Several companies that once made asbestos-containing products have filed for bankruptcy protection. In such cases, the bankruptcy judge may establish a trust fund with the company’s assets to compensate asbestos victims who were exposed to the company’s products. The amount of compensation you might receive through a bankruptcy trust fund is usually less than what you might have recovered had the company not filed for bankruptcy. Also, once a company has filed for bankruptcy, you can no longer sue it. Your Baron & Budd team will evaluate your case and file claims on your behalf for compensation through bankruptcy trust funds if you are eligible for such compensation.

What kind of compensation can I expect from a lawsuit?

Because every case is unique, no attorney can “promise” you how much compensation you will receive, or even guarantee that you will receive compensation. However, most mesothelioma cases conclude with the seven-figure settlements.

If I pass away before my case is resolved, will my family receive the compensation owed me?

In most states, if a person dies before their lawsuit has concluded, their loved ones can continue to pursue the lawsuit. A person’s Last Will and Testament can set forth who is to receive any compensation that may have been due them. Depending on applicable law, certain family members might also have the right to seek compensation for their own personal loss.

My husband recently died of mesothelioma. Now that he is gone, is it too late for me to seek legal help?

Most states allow the spouse and family members of a person who has passed away from mesothelioma to bring a case for the wrongful death of their loved one. There is a limit to the amount of time you have to file a suit, and in some states a probate court must first officially name the personal representative of the estate of the deceased person. It is therefore important to take action as soon as you can to make sure your legal rights are protected.


You can learn more about asbestos and the diseases it causes by visiting the following:

www.epa.gov/asbestos :The Environmental Protection Agency (EPA): If you believe that you were exposed to asbestos through an apartment you rent or a school you attend, you should contact the EPA asbestos ombudsman and the asbestos coordinator through your state’s environmental agency for assistance. The EPA has jurisdiction over asbestos exposure in the schools as well as housing containing four or more units.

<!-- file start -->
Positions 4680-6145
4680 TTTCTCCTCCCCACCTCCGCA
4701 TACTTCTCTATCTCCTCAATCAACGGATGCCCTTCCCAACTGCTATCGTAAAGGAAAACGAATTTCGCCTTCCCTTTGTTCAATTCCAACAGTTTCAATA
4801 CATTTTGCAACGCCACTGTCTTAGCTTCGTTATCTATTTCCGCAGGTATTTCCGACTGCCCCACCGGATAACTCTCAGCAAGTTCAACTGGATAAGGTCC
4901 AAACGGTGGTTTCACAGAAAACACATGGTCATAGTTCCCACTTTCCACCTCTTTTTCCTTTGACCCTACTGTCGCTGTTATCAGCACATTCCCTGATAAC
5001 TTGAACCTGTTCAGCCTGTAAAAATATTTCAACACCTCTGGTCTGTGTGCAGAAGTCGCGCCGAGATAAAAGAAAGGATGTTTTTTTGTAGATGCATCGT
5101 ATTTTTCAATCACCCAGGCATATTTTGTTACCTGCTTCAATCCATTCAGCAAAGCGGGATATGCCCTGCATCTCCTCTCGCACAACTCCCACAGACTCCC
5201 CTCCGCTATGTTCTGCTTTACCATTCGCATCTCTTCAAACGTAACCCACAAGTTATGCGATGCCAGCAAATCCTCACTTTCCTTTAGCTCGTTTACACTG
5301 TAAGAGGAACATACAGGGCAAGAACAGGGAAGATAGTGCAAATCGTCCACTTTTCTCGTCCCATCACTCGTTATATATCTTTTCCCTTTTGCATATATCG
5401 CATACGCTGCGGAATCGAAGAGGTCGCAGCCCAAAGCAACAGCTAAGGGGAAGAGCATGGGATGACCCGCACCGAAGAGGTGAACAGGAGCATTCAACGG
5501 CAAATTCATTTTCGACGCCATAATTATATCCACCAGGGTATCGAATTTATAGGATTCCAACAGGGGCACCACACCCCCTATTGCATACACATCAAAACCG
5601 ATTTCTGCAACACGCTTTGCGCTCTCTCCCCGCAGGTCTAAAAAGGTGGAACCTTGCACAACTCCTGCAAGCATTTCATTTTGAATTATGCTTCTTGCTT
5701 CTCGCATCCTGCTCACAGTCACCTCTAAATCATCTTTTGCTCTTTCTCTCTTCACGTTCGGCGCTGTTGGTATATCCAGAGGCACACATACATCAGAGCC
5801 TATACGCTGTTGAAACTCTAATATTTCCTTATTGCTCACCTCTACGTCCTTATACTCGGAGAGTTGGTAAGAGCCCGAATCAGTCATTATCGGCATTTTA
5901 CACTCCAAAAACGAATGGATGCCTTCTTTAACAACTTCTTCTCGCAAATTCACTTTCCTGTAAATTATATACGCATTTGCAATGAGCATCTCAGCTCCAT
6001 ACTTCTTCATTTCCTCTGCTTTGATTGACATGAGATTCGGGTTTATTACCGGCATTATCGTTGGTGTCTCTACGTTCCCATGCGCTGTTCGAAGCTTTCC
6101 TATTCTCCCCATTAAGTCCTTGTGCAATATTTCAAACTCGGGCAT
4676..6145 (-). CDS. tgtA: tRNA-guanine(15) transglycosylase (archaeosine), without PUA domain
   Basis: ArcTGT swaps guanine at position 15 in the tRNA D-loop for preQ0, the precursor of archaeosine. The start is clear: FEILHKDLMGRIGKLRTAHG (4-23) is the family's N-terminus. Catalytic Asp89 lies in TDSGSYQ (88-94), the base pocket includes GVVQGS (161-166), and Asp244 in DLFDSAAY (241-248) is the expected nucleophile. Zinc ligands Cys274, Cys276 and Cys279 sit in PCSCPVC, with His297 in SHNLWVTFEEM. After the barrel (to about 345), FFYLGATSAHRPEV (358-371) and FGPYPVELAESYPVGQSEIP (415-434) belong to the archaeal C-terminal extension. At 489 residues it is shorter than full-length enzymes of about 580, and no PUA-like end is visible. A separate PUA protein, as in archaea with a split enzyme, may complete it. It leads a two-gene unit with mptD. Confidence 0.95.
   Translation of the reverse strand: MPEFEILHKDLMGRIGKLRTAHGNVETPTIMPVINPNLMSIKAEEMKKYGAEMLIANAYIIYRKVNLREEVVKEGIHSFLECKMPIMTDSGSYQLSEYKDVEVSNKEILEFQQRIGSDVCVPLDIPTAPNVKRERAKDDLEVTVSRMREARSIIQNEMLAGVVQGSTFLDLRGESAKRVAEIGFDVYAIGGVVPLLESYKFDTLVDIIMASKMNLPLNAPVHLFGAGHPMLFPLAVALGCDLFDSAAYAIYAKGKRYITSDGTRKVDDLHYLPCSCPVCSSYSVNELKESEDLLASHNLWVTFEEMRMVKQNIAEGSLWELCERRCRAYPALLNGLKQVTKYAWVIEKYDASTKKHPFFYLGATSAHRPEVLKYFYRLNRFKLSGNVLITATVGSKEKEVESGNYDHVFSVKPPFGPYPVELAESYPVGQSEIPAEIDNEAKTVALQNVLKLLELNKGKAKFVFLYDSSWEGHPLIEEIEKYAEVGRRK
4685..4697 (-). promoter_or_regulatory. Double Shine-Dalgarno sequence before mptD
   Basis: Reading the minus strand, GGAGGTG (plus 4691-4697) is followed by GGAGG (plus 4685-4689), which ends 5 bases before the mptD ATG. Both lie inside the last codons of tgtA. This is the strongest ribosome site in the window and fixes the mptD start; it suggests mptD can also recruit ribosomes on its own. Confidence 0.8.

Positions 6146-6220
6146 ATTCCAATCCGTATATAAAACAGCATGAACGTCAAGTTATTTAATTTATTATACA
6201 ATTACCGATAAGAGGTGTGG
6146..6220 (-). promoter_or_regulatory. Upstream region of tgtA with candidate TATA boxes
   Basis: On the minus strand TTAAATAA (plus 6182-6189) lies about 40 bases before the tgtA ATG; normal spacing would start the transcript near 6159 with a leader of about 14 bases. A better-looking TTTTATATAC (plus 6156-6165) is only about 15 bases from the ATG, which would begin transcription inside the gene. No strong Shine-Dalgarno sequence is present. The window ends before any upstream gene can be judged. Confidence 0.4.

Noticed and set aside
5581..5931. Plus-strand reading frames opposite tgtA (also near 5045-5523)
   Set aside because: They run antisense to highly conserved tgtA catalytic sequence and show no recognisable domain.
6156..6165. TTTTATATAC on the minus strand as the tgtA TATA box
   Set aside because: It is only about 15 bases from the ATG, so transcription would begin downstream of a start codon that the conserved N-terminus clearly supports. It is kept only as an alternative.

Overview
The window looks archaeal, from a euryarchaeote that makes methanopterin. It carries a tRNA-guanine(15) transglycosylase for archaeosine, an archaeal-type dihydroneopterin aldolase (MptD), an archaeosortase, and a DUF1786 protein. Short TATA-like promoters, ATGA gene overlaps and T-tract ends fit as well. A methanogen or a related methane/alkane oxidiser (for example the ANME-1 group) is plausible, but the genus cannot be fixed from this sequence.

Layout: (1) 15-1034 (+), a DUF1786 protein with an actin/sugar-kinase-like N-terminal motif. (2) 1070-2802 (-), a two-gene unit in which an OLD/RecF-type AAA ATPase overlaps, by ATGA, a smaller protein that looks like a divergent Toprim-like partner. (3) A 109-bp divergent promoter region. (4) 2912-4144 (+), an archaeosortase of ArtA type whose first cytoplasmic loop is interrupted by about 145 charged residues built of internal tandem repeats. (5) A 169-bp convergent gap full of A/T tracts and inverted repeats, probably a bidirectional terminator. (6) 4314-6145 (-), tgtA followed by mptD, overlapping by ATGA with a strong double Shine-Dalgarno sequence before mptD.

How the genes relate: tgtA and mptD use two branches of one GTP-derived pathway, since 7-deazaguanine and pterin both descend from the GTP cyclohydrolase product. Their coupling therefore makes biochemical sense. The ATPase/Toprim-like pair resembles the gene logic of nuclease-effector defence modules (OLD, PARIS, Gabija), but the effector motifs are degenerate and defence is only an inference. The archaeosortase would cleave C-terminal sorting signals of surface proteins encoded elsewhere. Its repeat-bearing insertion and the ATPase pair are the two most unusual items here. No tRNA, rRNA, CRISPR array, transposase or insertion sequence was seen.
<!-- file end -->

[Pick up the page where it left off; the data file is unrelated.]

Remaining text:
www.osha.gov : The Occupational Safety and Health Administration (OSHA): If you believe you were exposed to asbestos on the job, you can contact OSHA to file a complaint. You can learn more about the process. OSHA’s website also has a wealth of information about the federal safety regulations that govern asbestos in the workplace.

www.cdc.gov/niosh.topics : The National Institute for Occupational Safety and Health (NIOSH):
NIOSH recommends that people with a history of occupational exposure to asbestos undergo periodic health testing. These tests generally include a chest X-ray and lung function tests, as well as an evaluation of the patient’s overall health and his or her history of asbestos exposure.

www.cpsc.gov : The Consumer Product Safety Commission contains information about hazardous consumer products, including products containing asbestos.

www.asbestosdiseaseawareness.org : The Asbestos Disease Awareness Organization (ADAO) is a non-profit dedicated to giving a voice to asbestos victims, advocating for a ban on asbestos, supporting medical research, and educating the public and the medical community about asbestos.

www.ewg.org : The Environmental Working Group (EWG) is a nonprofit that has compiled a lot of research about asbestos. You can find this information through the “chemical index” tab on their website.